In fact as ambassadors, we must handle our ambassadorial mission in a manner consistent with Christ. In other words, in this fight, we can only employ the weapons that Christ would have employed. His weapons were instruments of grace, not disgust and fear.

When Christ encountered brokenness, he extended dignity and grace. With tax collectors and sinners, he sat with them. With contagious, marginalized lepers, he touched them. With an explicitly guilty, adulterous woman, he rescued her. Jesus gave dignity and grace.

He did not respond in disgust or flee in fear. If our natural reaction to what we saw Sunday night during the performance of Same Love was grabbing the remote in disgust or fleeing from the conversation, we are employing the wrong instruments.

My fear for the Church, which I help lead, is that we are reacting in a manner inconsistent with our call to allow God to make his appeal through us. My fear is that we have disqualified ourselves as ambassadors because instead of coming to the table to speak grace and truth, we have walked away in disgust. We are talking- just from cowardly positions behind our social media profiles. My fear is that we have fled because of discomfort and fear and abdicated our role as light pushing back darkness.

Let’s lean in, let’s embrace those to whom the Lord is seeking to make his appeal through us. Those who are crying for the same love are right in calling for it. They desperately need the same love of Christ and the same grace from His Church.

To my peers- lack of truth is not tolerance. It is ignorance. Before we go too far, let me disarm your initial criticism. I know when you just read the words pastor and Christian, you immediately thought- conservative, boring and disconnected. You probably assume that if wasn’t written by Hillsong or Jeremy Camp, I assume it was written by the enemy, that is unless it is safe like Christmas music or Rascal Flatts. You probably assume that I want to be in control and want to dictate what you listen to, watch, and ultimately think. You are probably amazed that I watched the Grammy’s at all. But you must know that I love hip hop. I grew up with the sounds of Tupac, Notorious B.I.G, and NaS as the anthems of my teenage adventures. In fact, when it comes to Macklemore and Ryan Lewis, I am shouting, “it was only 99 cents!!” incessantly.

I am not against you, but I am afraid we are so desperate to be liked and accepted, we fear having any solid convictions. For me to write that I believe in Scripture in its entirety, immediately conjures images of legalistic, dogmatic intolerance in the minds of most of my contemporaries. To take the next step and openly say that I believe that the Scripture bears weight on every dimension of our life, including the definition of marriage, probably creates the image of a bigot in your mind. To take the final step and say that I fully believe that same gender sex is sin probably makes you want to turn me off as just another one of those Christians.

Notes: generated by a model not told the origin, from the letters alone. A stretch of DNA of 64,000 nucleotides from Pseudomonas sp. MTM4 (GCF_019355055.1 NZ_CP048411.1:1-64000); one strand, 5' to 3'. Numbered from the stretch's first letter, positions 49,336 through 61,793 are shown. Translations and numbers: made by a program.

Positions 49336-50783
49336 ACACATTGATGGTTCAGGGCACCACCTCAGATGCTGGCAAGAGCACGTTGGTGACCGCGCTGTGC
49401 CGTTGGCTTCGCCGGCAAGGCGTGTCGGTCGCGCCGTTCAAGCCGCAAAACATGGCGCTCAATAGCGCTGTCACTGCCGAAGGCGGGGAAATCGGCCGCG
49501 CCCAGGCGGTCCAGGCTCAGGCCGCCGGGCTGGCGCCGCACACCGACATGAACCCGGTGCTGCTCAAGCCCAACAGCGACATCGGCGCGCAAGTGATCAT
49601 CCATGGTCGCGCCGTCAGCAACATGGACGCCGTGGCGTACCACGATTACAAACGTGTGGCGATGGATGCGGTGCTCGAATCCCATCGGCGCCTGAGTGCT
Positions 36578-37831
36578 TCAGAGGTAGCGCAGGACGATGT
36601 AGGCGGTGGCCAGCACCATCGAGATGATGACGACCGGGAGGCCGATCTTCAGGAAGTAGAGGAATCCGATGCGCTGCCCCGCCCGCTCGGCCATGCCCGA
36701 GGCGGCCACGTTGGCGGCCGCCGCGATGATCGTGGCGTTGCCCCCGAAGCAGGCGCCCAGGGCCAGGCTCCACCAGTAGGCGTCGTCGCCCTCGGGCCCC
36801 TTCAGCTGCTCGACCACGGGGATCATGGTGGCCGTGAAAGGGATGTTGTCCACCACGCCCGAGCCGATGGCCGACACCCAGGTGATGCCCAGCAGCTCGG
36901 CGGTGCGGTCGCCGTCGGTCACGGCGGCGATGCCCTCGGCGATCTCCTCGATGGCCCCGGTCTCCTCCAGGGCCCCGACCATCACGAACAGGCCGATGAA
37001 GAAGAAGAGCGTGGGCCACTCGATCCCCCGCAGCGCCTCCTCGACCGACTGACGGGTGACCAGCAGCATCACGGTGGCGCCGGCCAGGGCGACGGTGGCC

But I urge you, don’t read my commitment to conviction as narrow-minded intolerance. While my outspoken, traditional view makes this conversation less than comfortable, I challenge you to not buy into the lie that true love accepts everything. I do believe that we can disagree and instead of drawing battle arrays and preparing for a war of attrition, we can sit as friends and learn what love truly looks like.

A common call of the church is repentance. Allow me to repent of our/my unwillingness to listen. But allow me to challenge you to do the same. We may be dangerously similar in our tendency to make love equal compliance or unquestioned acceptance. I believe true love is neither. It is truth. It is all of us seeing one another with both our failures and frailty and trusting Christ to create a sameness of grace between us to know and feel the heart of another. My prayer for my peers and friends, regardless of your sexual orientation, is that you wouldn’t limit love to finding agreement and acceptance in another man or woman, but that you would find love first in the person and work of Jesus.

May He give us all the same love and same grace.